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What Is a Non-ST Segment Elevation Myocardial Infarction?

Medically Reviewed by Dan Brennan, MD on May 20, 2021

A non-ST segment elevation myocardial infarction, also called an NSTEMI or a non-STEMI, is a type of heart attack. While it's less damaging to your heart than a STEMI, it's still a serious condition that needs immediate diagnosis and treatment. 

What Causes a Non-ST Segment Elevation Myocardial Infarction?

An NSTEMI is a type of acute coronary syndrome (ACS). ACS happens when your heart needs more oxygen than it's getting. Since blood carries oxygen to your heart, anything that limits the flow of blood can cause an NSTEMI. These causes can include: 

What Are the Symptoms of a Non-ST Segment Elevation Myocardial Infarction?

Symptoms of an NSTEMI can include:

  • Pressure or heaviness in your chest
  • Chest tightness or discomfort
  • Trouble breathing
  • Pain or irritation in your neck or jaw
  • Pain or irritation in your stomach or back
  • Nausea
  • Lightheadedness or dizziness
  • Unexplained sweating 

You should call 911 or go to an emergency room immediately if you are experiencing any symptoms of a heart attack. The faster you get treatment, the less damage there is to your heart. 

What Are the Risk Factors for a Non-ST Segment Elevation Myocardial Infarction?

Risk factors for all forms of acute coronary disease include: 

How Is an NSTEMI Different From a STEMI?

Both STEMI and NSTEMI are types of acute coronary syndrome. ACS includes three subtypes. These subtypes are based on the amount and type of blockage and the result of diagnostic tests.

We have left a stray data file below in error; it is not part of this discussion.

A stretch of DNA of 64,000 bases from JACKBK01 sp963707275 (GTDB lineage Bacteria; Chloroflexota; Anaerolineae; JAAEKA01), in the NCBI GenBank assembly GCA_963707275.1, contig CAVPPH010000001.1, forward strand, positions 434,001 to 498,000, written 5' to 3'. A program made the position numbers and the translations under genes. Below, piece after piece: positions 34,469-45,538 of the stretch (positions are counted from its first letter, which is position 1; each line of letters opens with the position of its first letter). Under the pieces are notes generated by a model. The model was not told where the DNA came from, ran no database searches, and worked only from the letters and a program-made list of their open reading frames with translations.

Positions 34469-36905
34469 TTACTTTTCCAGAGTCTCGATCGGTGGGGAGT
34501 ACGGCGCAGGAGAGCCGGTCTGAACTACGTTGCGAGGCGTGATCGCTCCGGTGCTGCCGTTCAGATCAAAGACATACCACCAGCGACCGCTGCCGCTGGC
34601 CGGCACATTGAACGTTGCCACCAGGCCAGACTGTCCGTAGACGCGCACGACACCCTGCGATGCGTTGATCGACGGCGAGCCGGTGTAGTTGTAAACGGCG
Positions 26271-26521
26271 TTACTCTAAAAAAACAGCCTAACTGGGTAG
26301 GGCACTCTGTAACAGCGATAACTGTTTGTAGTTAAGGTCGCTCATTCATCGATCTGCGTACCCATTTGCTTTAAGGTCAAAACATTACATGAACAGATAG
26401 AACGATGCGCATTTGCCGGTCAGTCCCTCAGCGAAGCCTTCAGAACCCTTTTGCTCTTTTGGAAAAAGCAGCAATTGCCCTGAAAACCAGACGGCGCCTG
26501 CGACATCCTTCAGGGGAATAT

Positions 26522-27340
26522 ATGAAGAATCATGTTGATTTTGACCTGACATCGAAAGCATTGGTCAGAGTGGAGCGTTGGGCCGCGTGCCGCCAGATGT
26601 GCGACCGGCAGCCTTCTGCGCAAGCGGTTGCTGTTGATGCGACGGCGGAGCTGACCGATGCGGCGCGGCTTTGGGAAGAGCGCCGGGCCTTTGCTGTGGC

STEMI. This is the most severe form of ACS. It happens when there is a complete blockage in one of your heart's major coronary arteries. It's a life-threatening emergency. It will show up as an abnormality on an electrocardiogram (EKG).  

NSTEMI. In this form of ACS, your heart is getting some oxygen but not enough. It may be caused by any of the conditions listed above. An NSTEMI is diagnosed when your EKG does not show the type of abnormality seen in a STEMI but your blood tests show that your heart is stressed. 

Unstable angina. This is the least severe type of ACS. It can be caused when a blood clot blocks a coronary artery partially or totally. The blood clot may then dissolve and form again. You may have pain (angina) each time a clot forms. Unstable angina may be diagnosed when your EKG doesn't show abnormalities and your blood doesn't show evidence of your heart being stressed. 

How Is a Non-ST Segment Elevation Myocardial Infarction Treated?

The treatment for your NSTEMI will depend on the severity of it, your risk factors, and your medical history. Your doctor will give you a GRACE risk score, which will help evaluate the severity of your STEMI and help guide your treatment plan. The GRACE risk score, which stands for Global Registry of Acute Coronary Events, is based on: 

Based on your GRACE risk score, you will either be low, medium, or high risk. 

Low risk. If you are rated low risk, your doctor will likely prescribe medication. These may include medications that: 

Medium or high risk. If you are rated medium or high risk, your doctor may suggest surgery to open your blocked arteries or to bypass the blocked artery. 

Preventing a Non-ST Segment Elevation Myocardial Infarction

Lifestyle changes are an important part of preventing any type of acute coronary syndrome. Here are some things you can do to stay healthy: 

Show Sources

SOURCES:

American Heart Association: "Unstable Angina."

Baptist Health: "NON-ST-ELEVATION MYOCARDIAL INFARCTION (NSTEMI)."

Basit, H.; Malik, A.; Huecker, M. ‌StatPearls: Non ST Segment Elevation Myocardial Infarction. StatPearls Publishing, 2021.

Mayo Clinic: "Acute coronary syndrome," "Blood pressure chart: What your reading means."

Mount Sinai: "Myocardial Contusion."

The Journal of the Association of Physicians of India: "Approach to STEMI and NSTEMI."

The University of Edinburgh: "The GRACE risk score: assessing heart attack risk and guiding treatment."

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